The arrival of the DC crew comes as Warner Bros. works on a Green Lantern feature film to be released in summer 2011. Paul McGuire, a Warner Bros. spokesman, said Warner Bros. and DC will unveil a full slate of comics-based films and products later this year.
"We believe this move is going to allow for the greatest positive impact on the DC brand on its world-class franchises over the long term on a variety of platforms, from film to television to gaming," McGuire said.
He declined to say how many workers will come to the West Coast.
DC Entertainment's publishing offices will remain in New York, according to a statement by company President Diane Nelson.
McGuire said the studio is still looking for the exact Burbank location for the DC Entertainment group.
"We are considering several locations adjacent to studio operations," he said.
Larry Gerbrandt, an industry analyst with Media Valuation Partners in Los Angeles, said studios are moving aggressively to capitalize on the popularity of comics, as shown by the studios' heavy presence at Comic-Con, a trade show in San Diego in July.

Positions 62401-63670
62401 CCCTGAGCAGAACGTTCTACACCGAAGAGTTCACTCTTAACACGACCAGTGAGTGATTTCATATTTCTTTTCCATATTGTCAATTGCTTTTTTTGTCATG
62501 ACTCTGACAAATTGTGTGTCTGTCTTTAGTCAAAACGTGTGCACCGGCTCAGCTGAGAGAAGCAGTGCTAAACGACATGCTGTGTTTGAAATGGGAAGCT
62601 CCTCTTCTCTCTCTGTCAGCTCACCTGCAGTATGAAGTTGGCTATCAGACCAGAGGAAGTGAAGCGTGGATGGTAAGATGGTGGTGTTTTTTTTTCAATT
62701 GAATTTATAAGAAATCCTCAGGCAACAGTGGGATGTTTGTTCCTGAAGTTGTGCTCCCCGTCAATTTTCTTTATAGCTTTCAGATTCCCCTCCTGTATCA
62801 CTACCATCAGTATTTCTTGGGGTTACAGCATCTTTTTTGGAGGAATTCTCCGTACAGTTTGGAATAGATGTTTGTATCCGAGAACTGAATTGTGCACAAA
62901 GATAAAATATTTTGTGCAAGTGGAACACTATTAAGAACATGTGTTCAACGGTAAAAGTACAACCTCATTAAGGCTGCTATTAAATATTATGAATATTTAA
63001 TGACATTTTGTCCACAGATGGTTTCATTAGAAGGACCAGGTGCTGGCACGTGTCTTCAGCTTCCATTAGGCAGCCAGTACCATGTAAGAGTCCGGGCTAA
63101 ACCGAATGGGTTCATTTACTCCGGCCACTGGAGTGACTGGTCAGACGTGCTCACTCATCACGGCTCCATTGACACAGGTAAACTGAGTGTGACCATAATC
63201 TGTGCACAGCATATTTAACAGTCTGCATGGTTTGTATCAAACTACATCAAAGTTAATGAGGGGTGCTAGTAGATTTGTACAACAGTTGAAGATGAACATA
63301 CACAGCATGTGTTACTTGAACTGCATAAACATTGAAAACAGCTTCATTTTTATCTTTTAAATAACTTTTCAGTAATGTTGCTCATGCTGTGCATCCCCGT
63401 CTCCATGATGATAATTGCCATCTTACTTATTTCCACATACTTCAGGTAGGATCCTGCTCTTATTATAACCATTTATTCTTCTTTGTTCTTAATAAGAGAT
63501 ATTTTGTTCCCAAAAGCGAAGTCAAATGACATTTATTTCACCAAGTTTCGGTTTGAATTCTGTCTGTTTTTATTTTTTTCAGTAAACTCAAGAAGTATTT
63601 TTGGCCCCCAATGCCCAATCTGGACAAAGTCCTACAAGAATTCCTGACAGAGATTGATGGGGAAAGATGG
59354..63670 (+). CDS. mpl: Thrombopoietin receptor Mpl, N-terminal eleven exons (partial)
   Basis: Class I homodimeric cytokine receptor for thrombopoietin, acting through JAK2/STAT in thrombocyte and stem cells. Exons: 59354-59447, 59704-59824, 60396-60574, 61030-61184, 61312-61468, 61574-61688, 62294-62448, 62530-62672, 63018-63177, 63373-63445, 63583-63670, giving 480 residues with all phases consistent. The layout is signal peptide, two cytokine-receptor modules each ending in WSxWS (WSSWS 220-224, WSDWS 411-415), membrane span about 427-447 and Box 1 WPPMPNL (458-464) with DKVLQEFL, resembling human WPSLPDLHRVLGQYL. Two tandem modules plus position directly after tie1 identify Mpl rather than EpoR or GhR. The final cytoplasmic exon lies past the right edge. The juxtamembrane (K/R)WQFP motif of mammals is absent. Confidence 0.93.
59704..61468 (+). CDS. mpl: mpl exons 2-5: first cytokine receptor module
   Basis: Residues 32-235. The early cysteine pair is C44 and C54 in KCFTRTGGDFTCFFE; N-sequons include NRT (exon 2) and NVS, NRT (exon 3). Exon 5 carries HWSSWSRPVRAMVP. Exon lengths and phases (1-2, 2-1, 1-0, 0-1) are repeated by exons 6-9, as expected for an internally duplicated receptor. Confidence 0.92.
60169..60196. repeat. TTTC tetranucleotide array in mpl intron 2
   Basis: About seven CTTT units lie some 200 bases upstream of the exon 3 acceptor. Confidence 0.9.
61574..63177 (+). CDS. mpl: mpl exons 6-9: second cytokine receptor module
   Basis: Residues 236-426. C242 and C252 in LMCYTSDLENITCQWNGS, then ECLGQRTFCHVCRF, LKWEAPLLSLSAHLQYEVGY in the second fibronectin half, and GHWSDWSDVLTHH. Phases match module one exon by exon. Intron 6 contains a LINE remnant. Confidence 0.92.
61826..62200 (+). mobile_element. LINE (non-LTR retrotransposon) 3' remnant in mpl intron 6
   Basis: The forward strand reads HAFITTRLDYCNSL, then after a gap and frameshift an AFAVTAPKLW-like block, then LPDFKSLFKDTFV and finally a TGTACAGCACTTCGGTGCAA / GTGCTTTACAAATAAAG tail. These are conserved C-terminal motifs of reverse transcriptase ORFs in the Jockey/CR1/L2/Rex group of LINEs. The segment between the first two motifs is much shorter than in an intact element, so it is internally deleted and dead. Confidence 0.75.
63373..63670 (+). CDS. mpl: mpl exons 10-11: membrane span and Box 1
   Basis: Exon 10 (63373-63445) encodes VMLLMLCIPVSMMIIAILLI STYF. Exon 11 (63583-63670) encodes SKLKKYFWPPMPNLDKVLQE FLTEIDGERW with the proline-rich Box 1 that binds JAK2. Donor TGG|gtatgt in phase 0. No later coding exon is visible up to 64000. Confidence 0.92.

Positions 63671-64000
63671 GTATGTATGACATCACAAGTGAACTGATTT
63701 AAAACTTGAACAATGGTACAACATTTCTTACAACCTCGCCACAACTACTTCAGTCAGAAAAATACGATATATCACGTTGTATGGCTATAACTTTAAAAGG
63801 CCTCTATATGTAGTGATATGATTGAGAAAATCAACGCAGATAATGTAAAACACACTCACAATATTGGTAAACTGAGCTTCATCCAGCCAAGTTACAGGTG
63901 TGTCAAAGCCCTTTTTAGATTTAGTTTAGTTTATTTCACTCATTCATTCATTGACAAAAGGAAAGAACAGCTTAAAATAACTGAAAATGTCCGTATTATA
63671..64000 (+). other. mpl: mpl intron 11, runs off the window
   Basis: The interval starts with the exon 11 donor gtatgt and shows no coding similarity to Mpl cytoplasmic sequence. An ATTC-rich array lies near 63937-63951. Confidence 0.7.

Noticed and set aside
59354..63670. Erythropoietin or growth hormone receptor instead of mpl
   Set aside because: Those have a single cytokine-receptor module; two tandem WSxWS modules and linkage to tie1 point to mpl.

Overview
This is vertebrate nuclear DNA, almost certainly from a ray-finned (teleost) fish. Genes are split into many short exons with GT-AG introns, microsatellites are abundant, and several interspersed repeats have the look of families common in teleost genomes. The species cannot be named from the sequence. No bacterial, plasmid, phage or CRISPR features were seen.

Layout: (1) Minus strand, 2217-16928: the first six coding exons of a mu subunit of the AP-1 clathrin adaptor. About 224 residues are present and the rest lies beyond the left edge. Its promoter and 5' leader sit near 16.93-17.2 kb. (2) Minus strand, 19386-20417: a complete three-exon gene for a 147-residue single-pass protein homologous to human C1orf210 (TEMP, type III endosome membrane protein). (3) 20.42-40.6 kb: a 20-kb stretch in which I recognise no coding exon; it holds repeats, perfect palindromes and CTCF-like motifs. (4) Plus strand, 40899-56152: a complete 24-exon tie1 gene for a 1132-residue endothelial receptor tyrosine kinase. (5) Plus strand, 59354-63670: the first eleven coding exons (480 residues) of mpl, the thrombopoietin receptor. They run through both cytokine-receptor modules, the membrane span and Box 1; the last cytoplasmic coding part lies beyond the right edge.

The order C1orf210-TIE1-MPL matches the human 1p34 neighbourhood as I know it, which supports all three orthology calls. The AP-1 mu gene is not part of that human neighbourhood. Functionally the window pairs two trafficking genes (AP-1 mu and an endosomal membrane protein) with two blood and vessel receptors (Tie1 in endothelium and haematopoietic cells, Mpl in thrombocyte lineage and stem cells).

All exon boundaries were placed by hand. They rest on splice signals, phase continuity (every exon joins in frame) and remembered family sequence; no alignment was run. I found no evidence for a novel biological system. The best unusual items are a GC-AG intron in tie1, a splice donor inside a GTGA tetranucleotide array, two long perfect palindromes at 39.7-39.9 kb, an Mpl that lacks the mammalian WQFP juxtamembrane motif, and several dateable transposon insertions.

"The DC Comics move reflects the growing importance of this division as a source of future content for movies, TV series and the accompanying video games," Gerbrandt wrote in an e-mail. "Warner hasn't been as aggressive in exploiting this division in the past, but is certainly aware of the plans Disney has from its new Marvel acquisition … I can see these divisions as becoming much more important going forward."
Cindy Gardner, a spokeswoman for NBC Universal, confirmed that the entire L.A. news bureau for NBC, as well as KNBC, will move to Universal City by mid-2012. She declined to say how many people are affected.